Headroom without moonroof, front/rear (inches)
    38.2 / 36.8

    Headroom with moonroof, front/rear (inches): 36.7 / 36.5.

    Shoulder room, front/rear (inches):
    54.8 / 54.9.

    Leg room, front/rear (inches):
    42.7 / 32.2.

    Hip room, front/rear (inches):
    53.3 / 48.1.

    Here are the same specs for the current-gen Civic, which should be close enough to yours:

    Headroom (in, front/rear): 39.4 / 37.4.
    Legroom (in, front/rear): 42.2 / 34.6.
    Shoulder Room (in, front/rear): 53.7 / 52.4.
    Hiproom (in, front/rear): 51.9 / 51.0.

    So, compared to an '09 Civic, you'd lose about an inch of head room, but gain half an inch in the legs. Might work, if, as I assumed, your car is very similar to its younger sibling.

  4. Alison,

    You certainly can't blame me if they are fraternal.

    Also, I don't care if we have quadruplets, we aren't getting a minivan. I'm willing to go as car as the Mazda5, but no further.

    And yes, I do consider a 4-door coupe as a family car. We'll just teach the kis at a young age to pack lightly.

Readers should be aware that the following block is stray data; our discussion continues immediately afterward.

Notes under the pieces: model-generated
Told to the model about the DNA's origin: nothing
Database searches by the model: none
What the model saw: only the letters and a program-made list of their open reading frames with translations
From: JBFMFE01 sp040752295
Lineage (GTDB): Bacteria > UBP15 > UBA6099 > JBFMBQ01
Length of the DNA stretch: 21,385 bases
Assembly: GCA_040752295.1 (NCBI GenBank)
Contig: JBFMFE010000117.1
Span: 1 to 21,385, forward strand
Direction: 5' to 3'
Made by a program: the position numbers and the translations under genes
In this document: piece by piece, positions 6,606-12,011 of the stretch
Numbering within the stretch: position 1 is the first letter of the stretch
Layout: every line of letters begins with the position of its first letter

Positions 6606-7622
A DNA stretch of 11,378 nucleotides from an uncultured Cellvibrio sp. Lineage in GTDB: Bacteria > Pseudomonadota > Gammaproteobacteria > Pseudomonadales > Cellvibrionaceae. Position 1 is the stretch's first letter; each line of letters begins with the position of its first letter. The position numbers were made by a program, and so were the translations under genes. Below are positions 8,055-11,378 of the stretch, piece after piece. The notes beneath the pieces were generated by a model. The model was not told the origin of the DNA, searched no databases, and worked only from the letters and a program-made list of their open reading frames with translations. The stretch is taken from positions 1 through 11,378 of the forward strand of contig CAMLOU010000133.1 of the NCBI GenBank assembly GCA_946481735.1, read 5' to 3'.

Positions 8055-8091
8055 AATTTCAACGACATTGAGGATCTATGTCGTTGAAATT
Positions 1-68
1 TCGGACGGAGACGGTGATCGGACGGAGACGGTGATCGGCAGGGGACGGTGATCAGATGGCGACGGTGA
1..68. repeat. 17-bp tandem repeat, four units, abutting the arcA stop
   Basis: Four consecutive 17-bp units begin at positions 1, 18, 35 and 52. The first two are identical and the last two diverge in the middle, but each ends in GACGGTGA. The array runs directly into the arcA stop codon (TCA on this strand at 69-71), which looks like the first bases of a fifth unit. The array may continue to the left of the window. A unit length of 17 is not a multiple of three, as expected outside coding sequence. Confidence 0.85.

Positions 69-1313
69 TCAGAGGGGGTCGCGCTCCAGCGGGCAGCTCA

5. Crap, I've lost the ability to type, it seems. Not that I ever had it.

  6. The newer Civics are actually significantly headroomier (sic) than my car, and I fit just fine. So, it's likely that I could drive an RX-8 without difficulty.

    "And yes, I do consider a 4-door coupe as a family car. We'll just teach the kids at a young age to pack lightly."

    You'd also better hope that the kids don't get some anomalous tall genes and shoot up to 6' before their thirteenth birthdays...

  7. "You'd also better hope that the kids don't get some anomalous tall genes and shoot up to 6' before their thirteenth birthdays."

    If that happens, I'm going to have a long, private talk with Alison. And maybe some genetic testing.